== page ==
Art/ Collection/ Art Object
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Composed Armor for Man and Horse

Armorer:
Left reinforcing elbow stamped with marks belonging to the Missaglia workshop (Italian, Milan, recorded 1430–1529)
Armorer:
Shaffron stamped with marks attributed to Ambrogio de Osma (Italian, Brescia, documented 1446–75)
Date:
ca. 1450–1525 and later
Culture:
European, Italy, Spain, Flanders and England
Medium:
Steel, brass, leather, textile (velvet, wool), iron
Dimensions:
Wt. of armor for man 59 lb. 4 oz. (26.88 kg); Wt. of helmet 3 lb. 12 oz. (1697 g); 29.150.9v (mail shirt): H. 31 1/2 in. (80.0 cm); W. 45 11/16 in. (116.0 cm); W. of chest 24 in. (61.0 cm); Diam. (outside) of solid links 13/32 in. (10.2 mm); Diam. (inside) of solid links 9/32 in. (7.3 mm); Diam. (outside) of riveted links 3/8 in. (9.5 mm); Diam. (inside) of riveted links 9/32 in. (7.0 mm); Diam. (outside) of latten solid links 3/8 in. (9.1 mm); Diam. (inside) of latten solid links 1/4 in. (6.4 mm); Diam. (outside) of latten riveted links 3/8 in. (9.3 mm); Diam. (inside) of lattened riveted links 5/16 in. (7.8 mm); Diam. (outside) of collar links 11/32 in. (8.5 mm); Diam. (inside) of collar links 1/4 in. (6.2 mm).
Classification:
Armor for Horse and Man
Credit Line:
Bashford Dean Memorial Collection, Bequest of Bashford Dean, 1928
Accession Number:
29.150.9
On view at The Met Fifth Avenue in Gallery 373
By the end of the thirteenth century, the armor-producing cities of northern Italy had gained an international reputation and were exporting arms and armor throughout Europe. Milan was preeminent through the sixteenth century, followed by Brescia. The greatest Milanese armorers were members of the Missaglia family, a dynasty of merchant-armorers active from the late fourteenth to the early sixteenth century. During the fifteenth century, the Italians perfected complete armor of plate. Probably developed in Milan around 1400, it covered the wearer from head to foot. The advanced technical and stylistic features of Milanese armor influenced local craftsmen wherever it was exported. Thus, in the fifteenth century, armors worn across western Europe from Spain to Flanders displayed Italian characteristics. Thriving local centers of armor-making were found at Burgos and Calatayud in Spain; Paris, Tours, and Lyons in France; and Arbois in Burgundy.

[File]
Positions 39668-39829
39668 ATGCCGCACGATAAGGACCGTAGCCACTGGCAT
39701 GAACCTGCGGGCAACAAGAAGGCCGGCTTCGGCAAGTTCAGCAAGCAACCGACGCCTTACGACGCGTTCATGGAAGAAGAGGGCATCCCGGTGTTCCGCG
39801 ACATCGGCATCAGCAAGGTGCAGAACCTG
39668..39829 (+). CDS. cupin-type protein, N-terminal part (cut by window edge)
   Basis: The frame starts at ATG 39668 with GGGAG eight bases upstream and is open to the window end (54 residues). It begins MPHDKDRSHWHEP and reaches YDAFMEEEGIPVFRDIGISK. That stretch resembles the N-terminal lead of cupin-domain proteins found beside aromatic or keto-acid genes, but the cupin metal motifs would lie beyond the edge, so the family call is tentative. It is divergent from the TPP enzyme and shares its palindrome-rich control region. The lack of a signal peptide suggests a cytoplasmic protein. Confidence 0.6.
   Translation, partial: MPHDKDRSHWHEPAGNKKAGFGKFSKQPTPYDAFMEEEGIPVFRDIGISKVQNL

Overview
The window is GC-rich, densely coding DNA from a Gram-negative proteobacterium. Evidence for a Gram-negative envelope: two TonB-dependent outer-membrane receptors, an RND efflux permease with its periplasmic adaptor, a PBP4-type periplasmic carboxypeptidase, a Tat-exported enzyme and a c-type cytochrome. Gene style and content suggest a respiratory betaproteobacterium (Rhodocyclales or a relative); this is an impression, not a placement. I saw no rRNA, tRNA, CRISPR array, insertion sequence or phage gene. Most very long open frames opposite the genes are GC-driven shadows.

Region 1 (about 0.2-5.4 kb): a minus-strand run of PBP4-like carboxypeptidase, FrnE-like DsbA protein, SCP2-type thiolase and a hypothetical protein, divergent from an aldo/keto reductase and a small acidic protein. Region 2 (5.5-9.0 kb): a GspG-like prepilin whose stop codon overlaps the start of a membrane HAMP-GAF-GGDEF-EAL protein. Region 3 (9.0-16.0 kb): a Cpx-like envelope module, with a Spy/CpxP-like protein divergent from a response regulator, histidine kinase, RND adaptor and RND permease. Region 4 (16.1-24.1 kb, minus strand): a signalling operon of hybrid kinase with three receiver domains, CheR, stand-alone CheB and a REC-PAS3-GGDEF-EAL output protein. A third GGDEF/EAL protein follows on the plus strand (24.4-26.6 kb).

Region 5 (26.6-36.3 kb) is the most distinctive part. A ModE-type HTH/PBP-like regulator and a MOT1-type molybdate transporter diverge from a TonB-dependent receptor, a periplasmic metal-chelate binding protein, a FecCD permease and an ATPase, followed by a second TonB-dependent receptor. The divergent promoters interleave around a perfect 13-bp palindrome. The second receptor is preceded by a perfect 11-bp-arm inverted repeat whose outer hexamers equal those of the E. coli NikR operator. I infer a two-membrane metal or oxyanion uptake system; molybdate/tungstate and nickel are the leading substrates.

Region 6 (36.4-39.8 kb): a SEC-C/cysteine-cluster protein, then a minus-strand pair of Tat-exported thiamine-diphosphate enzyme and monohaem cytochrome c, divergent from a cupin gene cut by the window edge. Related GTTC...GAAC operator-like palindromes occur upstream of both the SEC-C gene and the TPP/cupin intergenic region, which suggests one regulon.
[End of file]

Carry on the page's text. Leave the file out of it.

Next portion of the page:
Marking: Stamped on many armor parts, most marks now effaced and indecipherable; on the shaffron: marks attributed to Ambrogio de Osman; on the left reinforcing elbow: the letters MY beneath a crown, and the letter M beneath a split cross stamped twice, both identified as belonging to the Missaglia workshop under the direction of Antonio, Ambrogio, and Filippo Missaglia.
Pyhrr, Stuart W. "European Armor from the Imperial Ottoman Arsenal." Metropolitan Museum Journal (1989), pp. 86, 112, n. 6.

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